We must play the cultural hand we’re dealt.  But just as we can’t gorge on junk food without the occasional salad, we can’t deny the importance of allowing ourselves to feel through art, directly or vicariously.  Scott Avett could no sooner ignore the impact that the birth of his son had on his identity as a musician and on his music than he could stop breathing and expect to live.  So also we can feel free to let our context and our lives flow into the art we choose and the way that we experience it.

Just remember to bring a hanky.

Front Porch, Back Porch

We proved our thesis quite by accident.  After a long day of hunting for our first house, we decided to drive by a couple of the homes we’d seen earlier in the day for another look.  As we drove up to the red house, I slowed the car to a crawl as my wife and I discussed the pros and cons, and renovations both possible and necessary.   That’s when we saw them.  I daresay they saw us first.  The owners of the house were on their front porch, viewing us suspiciously as we criticized their home from inside my car.  Our eyes met for a brief moment.  There came to my face a sudden blush, self-conscious for no particular reason.  Well, maybe not no reason: their house had been filthy inside.  I sped away as we continued our conversation.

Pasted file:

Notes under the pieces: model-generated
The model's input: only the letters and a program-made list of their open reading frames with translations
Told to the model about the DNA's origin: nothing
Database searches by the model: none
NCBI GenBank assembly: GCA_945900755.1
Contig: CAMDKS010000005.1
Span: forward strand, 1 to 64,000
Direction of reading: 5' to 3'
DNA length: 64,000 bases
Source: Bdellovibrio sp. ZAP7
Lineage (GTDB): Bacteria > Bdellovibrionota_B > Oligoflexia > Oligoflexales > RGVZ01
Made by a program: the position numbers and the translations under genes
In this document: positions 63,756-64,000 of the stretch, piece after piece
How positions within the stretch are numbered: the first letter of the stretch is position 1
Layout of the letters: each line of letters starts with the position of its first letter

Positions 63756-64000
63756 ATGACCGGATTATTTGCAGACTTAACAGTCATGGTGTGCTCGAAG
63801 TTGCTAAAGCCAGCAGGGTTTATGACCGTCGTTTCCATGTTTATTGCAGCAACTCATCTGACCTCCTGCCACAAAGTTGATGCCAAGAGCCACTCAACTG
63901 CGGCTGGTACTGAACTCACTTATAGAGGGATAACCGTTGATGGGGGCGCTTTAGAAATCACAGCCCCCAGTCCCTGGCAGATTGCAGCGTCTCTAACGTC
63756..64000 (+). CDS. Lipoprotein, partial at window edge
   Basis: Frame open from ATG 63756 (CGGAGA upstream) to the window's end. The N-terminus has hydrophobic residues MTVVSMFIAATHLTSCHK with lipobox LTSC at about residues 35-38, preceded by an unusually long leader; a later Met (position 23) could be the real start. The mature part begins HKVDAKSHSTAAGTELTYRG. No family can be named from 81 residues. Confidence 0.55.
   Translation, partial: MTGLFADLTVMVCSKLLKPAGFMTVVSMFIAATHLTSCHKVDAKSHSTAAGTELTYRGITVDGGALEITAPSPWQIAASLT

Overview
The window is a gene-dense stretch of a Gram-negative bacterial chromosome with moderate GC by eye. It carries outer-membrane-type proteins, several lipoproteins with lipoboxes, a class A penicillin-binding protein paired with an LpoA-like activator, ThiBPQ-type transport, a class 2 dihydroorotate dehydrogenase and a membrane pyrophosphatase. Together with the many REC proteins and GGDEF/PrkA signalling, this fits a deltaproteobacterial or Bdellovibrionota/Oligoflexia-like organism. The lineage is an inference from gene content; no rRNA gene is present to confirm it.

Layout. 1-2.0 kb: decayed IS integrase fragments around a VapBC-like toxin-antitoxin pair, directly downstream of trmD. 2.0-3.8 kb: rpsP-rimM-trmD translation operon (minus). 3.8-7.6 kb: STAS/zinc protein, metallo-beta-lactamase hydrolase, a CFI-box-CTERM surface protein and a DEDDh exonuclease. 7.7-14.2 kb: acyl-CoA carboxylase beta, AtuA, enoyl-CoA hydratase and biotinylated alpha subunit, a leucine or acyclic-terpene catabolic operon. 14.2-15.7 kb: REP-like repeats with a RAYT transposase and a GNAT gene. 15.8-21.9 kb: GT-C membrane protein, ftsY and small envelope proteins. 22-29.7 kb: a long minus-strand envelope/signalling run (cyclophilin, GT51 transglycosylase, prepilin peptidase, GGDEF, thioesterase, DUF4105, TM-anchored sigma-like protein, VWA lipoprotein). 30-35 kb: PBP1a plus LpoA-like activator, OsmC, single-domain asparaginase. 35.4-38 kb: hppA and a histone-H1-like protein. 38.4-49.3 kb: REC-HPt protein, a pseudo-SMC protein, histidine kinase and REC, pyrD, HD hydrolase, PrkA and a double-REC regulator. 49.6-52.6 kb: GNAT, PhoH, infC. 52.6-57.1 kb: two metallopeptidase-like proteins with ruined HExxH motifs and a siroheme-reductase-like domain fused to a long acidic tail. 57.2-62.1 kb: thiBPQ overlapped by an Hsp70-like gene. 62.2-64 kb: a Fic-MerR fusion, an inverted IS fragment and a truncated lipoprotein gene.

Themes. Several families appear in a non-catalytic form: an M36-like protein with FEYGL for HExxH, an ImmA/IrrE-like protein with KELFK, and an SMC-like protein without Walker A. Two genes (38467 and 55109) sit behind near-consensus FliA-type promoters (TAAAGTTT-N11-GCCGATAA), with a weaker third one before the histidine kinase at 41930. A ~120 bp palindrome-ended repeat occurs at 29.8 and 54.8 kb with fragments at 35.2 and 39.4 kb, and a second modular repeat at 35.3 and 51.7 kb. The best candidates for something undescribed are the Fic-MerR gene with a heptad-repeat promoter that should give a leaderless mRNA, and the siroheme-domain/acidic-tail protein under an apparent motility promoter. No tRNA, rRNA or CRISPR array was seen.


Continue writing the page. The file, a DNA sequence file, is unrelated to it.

As idyllic as the Real Simple-ready front porches may seem, they can become messy places, bringing our private lives into public view.

We’ve been searching for a house for a couple of months now.  Our geographical preferences and financial limits have focused our search to two primary neighborhoods.  The difference between the two neighborhoods is striking, though the houses in both are of similar size and luxury.  But the neighborhood in which we currently rent and would most like to stay has one feature that makes it more desirable to us: front porches.